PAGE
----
Well, I think there's going to be two parts and I think it's going to be the same as 2016: ‘Don't vote for the other guy. You don't like me? Don't vote for the other guy because the other guy is going to do X, Y and Z or the other guy did such terrible things and I'm going to show you in these, you know, flashing videos that appear and then disappear and they're on the dark web, and nobody can find them, but you're going to see them and you're going to see that person doing these horrible things.’
The interesting thing about the response to all this is that people are shocked by it. The thinking seems to be that her 2016 loss broke her in some way and she’s descending into her Madness of Queen Hillary phase.
But here’s the thing: She’s always been like this. She didn’t keep Sidney Blumenthal as her personal Wormtongue solely because she liked to watch him dislocate his jaw to swallow rodents whole. Blumenthal was an irrepressible conspiracy theorist, going back to his JFK theorizing. There’s a reason his nickname was “grassy knoll.” When she was in the White House, long before she uttered the words “vast right-wing conspiracy,” she was obsessed with the vast right-wing conspiracy. In 1995, Mark Fabiani and Chris Lehane wrote a 332 page conspiracy theory about right-wing conspiracy theorists describing the sinister network she saw around every corner. In her (first) memoir, she accused William Rehnquist of being part of cabal determined to destroy her husband’s presidency. Despite knowing about her husband’s Caligulan exploits, her first response to every new allegation of infidelity against her husband was to assume it was just the work of her enemies.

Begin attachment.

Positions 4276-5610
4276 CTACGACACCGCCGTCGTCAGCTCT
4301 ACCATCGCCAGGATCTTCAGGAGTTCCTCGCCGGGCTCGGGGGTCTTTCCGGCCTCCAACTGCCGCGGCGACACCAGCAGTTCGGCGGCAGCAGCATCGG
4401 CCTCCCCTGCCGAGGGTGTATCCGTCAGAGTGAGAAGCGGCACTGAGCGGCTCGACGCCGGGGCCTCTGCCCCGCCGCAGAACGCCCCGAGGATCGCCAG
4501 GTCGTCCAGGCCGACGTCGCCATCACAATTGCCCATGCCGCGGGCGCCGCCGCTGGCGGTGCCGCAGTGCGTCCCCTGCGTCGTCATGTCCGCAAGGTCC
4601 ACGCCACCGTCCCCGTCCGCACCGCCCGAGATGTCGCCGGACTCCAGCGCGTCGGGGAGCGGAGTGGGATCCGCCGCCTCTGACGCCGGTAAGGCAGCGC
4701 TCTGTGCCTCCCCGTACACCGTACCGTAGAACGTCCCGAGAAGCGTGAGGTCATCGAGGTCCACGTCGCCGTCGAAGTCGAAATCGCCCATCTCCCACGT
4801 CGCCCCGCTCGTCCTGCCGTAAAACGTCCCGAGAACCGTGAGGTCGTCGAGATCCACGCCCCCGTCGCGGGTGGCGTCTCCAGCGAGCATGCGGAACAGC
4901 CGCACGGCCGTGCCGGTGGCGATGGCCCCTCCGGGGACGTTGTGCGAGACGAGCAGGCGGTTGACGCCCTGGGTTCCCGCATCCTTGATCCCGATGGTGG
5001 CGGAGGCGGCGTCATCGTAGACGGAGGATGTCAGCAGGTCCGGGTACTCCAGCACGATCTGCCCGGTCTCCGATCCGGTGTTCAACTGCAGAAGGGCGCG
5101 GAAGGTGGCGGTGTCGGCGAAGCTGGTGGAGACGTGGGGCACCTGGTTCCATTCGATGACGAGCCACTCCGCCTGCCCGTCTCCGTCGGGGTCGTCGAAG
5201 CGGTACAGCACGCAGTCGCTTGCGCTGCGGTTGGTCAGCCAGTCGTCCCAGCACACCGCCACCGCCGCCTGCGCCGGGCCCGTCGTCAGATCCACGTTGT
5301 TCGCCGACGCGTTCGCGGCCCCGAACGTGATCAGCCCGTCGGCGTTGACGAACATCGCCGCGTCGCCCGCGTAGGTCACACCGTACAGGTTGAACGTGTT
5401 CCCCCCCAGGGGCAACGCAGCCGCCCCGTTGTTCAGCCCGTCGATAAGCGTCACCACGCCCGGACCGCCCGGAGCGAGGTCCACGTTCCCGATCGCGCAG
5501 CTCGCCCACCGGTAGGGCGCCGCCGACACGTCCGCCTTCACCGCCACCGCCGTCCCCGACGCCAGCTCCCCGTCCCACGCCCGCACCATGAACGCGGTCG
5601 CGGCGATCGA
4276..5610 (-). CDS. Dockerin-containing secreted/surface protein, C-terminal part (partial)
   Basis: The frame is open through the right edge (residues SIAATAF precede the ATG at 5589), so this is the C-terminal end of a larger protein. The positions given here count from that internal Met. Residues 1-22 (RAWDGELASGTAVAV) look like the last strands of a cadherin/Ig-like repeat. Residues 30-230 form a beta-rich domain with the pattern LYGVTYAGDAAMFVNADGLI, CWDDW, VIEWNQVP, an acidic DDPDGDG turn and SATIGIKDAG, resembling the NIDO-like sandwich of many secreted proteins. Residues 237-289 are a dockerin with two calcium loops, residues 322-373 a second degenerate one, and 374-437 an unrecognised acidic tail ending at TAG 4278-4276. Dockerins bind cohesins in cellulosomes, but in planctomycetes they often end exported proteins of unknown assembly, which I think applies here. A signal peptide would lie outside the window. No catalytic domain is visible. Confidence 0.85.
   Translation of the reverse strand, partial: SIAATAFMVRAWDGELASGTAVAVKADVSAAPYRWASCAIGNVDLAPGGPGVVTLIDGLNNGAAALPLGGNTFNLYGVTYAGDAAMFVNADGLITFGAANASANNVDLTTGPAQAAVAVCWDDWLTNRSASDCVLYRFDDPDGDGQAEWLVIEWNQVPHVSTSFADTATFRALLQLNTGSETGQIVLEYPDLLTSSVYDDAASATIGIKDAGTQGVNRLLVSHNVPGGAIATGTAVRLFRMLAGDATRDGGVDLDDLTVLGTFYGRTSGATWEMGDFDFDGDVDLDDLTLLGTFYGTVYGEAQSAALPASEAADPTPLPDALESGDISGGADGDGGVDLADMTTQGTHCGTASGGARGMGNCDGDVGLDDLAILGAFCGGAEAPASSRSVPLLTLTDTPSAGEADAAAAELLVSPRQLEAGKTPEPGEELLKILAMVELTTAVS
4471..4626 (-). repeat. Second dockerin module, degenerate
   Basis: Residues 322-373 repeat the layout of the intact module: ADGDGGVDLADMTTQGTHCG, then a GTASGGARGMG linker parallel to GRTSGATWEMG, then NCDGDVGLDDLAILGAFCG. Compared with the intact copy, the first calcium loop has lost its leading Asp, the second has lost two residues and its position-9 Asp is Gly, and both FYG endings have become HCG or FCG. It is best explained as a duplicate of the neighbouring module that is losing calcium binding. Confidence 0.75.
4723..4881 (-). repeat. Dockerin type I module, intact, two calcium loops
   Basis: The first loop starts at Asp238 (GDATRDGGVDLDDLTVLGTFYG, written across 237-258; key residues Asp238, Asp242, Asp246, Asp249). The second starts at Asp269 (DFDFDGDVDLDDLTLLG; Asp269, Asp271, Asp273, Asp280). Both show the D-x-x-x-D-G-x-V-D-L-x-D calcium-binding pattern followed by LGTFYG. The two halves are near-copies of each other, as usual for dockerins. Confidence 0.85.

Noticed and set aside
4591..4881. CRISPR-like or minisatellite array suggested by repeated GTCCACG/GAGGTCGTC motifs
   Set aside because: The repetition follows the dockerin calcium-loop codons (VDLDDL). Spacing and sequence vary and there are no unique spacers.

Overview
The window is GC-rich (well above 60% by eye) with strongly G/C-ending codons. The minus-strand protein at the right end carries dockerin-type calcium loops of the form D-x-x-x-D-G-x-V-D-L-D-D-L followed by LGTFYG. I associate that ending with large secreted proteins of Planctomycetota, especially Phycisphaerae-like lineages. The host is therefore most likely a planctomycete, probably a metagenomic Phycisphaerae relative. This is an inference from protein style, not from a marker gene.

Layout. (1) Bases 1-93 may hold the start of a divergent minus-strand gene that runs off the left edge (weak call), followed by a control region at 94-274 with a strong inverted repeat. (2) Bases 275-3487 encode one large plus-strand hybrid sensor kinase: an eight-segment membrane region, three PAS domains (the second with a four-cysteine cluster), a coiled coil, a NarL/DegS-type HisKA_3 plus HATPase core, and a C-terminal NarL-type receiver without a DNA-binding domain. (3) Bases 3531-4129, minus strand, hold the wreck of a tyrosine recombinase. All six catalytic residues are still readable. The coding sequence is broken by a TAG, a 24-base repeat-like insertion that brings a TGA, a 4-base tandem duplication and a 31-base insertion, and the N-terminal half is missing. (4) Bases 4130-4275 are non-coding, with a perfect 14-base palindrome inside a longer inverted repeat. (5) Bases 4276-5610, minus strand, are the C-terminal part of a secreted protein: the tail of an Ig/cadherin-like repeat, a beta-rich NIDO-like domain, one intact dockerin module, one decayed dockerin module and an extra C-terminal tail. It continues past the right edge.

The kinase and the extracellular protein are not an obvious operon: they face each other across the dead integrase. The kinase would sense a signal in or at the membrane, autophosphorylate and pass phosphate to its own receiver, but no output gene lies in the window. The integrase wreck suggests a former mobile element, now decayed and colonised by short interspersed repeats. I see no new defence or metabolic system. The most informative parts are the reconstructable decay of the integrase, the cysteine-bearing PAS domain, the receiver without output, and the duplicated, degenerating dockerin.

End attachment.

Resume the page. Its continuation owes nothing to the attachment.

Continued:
It’s entirely possible she’s getting worse. Heck, that would be understandable given the circumstances, but she didn’t have far to fall to hit this new low.
Various & Sundry
Canine Update: Longtime readers know that Pippa has a history of being afraid of dogs in glowing collars. The worst case was early on in her time with us when, predawn, she and Zoë were surprised by two corgis with bright glowing collars. Zoë’s immediate response was to attack the frightening beasts (I intervened very quickly). Pippa took a different tack and ran almost a half-mile, across various streets, all the way home from the park. So it was with some trepidation that we got her a glowing collar of her own. But fortunately, it doesn’t freak her out. Meanwhile, the girls are fine, though Pippa was a bit vexed when her friend Obi took her tennis ball. Also meanwhile, Zoë’s best friend Sammi has learned the art of playing dead to avoid Zoë’s ruff-housing. I don’t have as many good videos this week, because I was travelling so much and when I was home, we’ve been going out in the dark. But the treat videos—a new staple—are in ample supply.
Our real concern is that we have to leave town to visit with our daughter over Christmas break and our usual dog and house-sitters are unavailable. We’re really reluctant to put them in a kennel, even a good one, because Pippa is a worrier and Zoë has a history of coming out of stir in her pre-civilized feral state. We’re not sure what we’re going to do. Suggestions welcome.
And now, the weird stuff.